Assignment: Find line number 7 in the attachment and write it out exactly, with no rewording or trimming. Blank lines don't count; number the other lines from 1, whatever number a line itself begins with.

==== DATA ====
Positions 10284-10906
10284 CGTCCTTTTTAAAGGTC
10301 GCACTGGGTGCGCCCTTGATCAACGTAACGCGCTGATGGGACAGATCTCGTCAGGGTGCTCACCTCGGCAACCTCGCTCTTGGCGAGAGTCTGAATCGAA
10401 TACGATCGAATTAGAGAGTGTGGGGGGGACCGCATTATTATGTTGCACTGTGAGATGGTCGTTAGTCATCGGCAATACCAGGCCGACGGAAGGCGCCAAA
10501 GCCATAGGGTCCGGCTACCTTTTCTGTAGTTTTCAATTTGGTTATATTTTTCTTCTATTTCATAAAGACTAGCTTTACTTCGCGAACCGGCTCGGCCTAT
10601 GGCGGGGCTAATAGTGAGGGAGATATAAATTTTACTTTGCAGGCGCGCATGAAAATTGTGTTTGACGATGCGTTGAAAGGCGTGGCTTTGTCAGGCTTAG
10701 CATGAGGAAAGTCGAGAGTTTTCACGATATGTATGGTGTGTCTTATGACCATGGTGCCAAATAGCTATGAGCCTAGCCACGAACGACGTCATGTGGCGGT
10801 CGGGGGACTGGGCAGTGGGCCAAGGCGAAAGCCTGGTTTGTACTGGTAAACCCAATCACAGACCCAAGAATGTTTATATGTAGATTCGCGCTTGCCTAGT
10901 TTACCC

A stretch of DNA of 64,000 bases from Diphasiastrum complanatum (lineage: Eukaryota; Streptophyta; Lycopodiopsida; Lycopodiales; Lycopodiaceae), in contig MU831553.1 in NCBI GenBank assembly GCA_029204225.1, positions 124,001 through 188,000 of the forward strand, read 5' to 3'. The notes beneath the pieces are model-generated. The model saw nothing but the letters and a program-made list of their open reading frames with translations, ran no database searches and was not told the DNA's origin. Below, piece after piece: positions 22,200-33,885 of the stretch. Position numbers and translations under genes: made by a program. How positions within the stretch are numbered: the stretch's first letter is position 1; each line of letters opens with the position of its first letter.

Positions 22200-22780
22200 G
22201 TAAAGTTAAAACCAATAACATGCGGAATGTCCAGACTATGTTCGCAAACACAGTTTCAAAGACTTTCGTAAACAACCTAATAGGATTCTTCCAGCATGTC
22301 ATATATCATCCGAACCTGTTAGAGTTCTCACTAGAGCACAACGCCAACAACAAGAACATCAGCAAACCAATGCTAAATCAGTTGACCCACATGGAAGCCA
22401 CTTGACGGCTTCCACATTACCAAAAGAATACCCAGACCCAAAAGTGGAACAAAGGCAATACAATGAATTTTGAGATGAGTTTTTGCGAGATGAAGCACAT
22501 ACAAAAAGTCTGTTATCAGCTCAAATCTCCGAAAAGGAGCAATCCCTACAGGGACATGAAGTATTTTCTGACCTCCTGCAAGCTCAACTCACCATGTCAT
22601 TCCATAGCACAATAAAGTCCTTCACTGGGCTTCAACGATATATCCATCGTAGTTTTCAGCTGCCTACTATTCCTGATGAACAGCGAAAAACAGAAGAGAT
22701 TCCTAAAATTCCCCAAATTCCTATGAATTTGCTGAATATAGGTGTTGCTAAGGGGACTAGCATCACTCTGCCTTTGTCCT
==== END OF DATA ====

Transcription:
10701 CATGAGGAAAGTCGAGAGTTTTCACGATATGTATGGTGTGTCTTATGACCATGGTGCCAAATAGCTATGAGCCTAGCCACGAACGACGTCATGTGGCGGT